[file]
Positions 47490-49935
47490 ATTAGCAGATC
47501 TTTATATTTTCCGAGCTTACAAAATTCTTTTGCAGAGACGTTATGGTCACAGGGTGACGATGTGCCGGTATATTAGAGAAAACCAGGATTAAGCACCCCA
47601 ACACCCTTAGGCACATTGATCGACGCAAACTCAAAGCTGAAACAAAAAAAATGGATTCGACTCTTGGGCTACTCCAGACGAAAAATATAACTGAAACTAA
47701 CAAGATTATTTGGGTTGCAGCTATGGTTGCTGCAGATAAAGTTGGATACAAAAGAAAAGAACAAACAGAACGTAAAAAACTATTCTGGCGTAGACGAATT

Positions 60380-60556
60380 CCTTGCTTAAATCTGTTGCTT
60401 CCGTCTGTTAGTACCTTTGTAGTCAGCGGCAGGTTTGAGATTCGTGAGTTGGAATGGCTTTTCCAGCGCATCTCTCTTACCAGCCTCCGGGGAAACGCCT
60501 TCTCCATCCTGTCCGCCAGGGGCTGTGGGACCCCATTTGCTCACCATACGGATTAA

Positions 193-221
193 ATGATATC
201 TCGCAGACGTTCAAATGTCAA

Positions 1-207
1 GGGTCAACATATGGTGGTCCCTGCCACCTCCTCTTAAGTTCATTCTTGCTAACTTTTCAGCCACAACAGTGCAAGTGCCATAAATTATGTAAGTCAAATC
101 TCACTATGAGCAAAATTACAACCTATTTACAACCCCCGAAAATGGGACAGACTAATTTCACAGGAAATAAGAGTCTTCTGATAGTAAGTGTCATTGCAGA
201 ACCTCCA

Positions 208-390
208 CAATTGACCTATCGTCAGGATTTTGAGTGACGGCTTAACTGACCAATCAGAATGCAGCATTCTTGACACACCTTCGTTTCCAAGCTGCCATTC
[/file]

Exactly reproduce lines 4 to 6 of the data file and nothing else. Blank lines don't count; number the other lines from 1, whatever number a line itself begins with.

47601 ACACCCTTAGGCACATTGATCGACGCAAACTCAAAGCTGAAACAAAAAAAATGGATTCGACTCTTGGGCTACTCCAGACGAAAAATATAACTGAAACTAA
47701 CAAGATTATTTGGGTTGCAGCTATGGTTGCTGCAGATAAAGTTGGATACAAAAGAAAAGAACAAACAGAACGTAAAAAACTATTCTGGCGTAGACGAATT

Positions 60380-60556